Guest post by Erica A.N. Kramer and Justin B. Hosie*
It’s hard to imagine that the Consumer Financial Protection Bureau (CFPB), which is not tasked with enforcing information-safeguarding (Congress left that with the FTC), would impose civil fines on a company for safeguarding representations, when the company in question didn’t have a data breach.
It’s even harder to imagine such an action when the very same agency announced a policy to encourage consumer-friendly financial innovations just a few weeks before imposing the fines. However, we now live in an age when the CFPB seeks to encourage financial innovation one day and stifle it in the next, even when no consumer harm appears to exist.
Earlier this month, the CFPB announced a consent order in its “first data-security action.” The announcement sends a clear message that the CFPB now has its sights on data-security practices. This enforcement action clearly shows that the CFPB is once again stretching its authority by simply labeling a representation as deceptive and blurring the lines between federal agencies’ jurisdictions. Consequently, we’re likely to see a significant increase of regulatory scrutiny in the data-security arena in the upcoming months.
The action targeted Dwolla, a Finovate alum operating a digital payment network that allows members to send and receive money. It has more than 650,000 members and transfers as much as $5 million per day. The CFPB alleged that Dwolla misrepresented its data-security practices by describing its network as “safe” and “secure” and its data-security practices as exceeding industry standards. While there appears to have been no consumer harm whatsoever, according to the CFPB’s unilateral assertions, Dwolla’s data-security practices did not live up to its claims and the representations constituted deceptive acts and practices. As a result, the CFPB imposed restrictions on Dwolla’s future conduct and ordered Dwolla to pay $100,000 into the CFPB Civil Penalty Fund.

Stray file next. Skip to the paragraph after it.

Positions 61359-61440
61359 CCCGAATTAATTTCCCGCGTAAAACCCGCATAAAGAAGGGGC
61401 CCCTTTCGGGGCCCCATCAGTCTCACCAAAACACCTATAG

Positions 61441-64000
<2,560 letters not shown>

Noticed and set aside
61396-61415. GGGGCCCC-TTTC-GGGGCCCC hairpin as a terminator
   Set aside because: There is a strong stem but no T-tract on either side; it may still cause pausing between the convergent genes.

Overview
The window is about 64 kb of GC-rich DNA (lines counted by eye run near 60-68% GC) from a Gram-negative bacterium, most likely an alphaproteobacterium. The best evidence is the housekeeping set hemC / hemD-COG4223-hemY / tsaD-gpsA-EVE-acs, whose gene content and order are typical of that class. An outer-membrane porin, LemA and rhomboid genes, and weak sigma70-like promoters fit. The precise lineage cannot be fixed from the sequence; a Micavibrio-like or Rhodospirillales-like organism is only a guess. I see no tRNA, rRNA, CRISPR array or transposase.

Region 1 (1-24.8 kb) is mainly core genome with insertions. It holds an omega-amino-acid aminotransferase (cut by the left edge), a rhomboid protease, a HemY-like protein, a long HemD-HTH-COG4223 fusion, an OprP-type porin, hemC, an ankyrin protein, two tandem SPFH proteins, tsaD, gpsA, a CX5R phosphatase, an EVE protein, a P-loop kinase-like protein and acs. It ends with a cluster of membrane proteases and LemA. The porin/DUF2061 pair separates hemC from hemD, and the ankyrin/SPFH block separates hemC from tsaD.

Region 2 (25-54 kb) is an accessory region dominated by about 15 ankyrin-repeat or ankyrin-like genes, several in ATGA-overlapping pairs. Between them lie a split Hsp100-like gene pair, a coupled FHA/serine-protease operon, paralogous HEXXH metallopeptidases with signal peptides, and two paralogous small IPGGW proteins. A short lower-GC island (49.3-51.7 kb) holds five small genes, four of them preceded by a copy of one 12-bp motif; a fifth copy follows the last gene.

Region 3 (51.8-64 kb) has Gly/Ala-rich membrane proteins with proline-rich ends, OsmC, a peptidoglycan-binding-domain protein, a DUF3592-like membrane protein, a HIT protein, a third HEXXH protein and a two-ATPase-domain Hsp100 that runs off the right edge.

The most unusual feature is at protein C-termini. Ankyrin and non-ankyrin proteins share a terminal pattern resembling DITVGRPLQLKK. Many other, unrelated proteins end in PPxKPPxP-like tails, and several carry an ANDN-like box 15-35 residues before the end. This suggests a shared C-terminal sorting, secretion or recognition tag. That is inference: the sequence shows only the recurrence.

Imposing civil penalties on innovative companies like Dwolla seems particularly heavy-handed when you consider the lack of evidence of consumer harm. Despite the extremely high volume of money and personal information moving through its network, Dwolla never experienced a data breach or received a consumer complaint regarding its data-security policies.
As Dwolla explained in its blog on March 2, “Dwolla was incorporating new ideas because we wanted to build a safer product, but at the time we may not have chosen the best language and comparisons to describe some of our capabilities.” Dwolla also explained that it is continually learning, growing, and adjusting its data-security practices to ensure members are provided with the security they expect. Unfortunately, the CFPB’s order demonstrates little tolerance for the growing pains and adjustments often accompanied by developing new technologies.
Given the CFPB’s none-too-subtle foreshadowing that more data-security-enforcement actions are on the horizon, we urge Fintech companies to consider several important factors:
- Understate, don’t exaggerate: The CFPB has little tolerance for puffery when it comes to data security. Make sure your claims match your practices.
- Act, don’t react: Address potential data-security vulnerabilities as soon as they come to your attention. Don’t wait for a problem to arise.
- Evolve your practices and your claims: Make sure that your data-security practices are growing and changing in lockstep with your product’s development.
- Follow the rules: Make compliance your top priority. Institute and follow a robust compliance management system that includes regular oversight and input by your company’s management and board.
Since there’s no way to avoid regulatory scrutiny, make sure your data-security practices are above reproach before the CFPB set its sights on your company.
*Justin B. Hosie is a partner at Hudson Cook LLP, licensed to practice law in Florida and Tennessee. Erica A.N. Kramer is an associate at Hudson Cook LLP, licensed to practice law in Florida. You can contact Justin for more information at 423-490-7560 or firstname.lastname@example.org.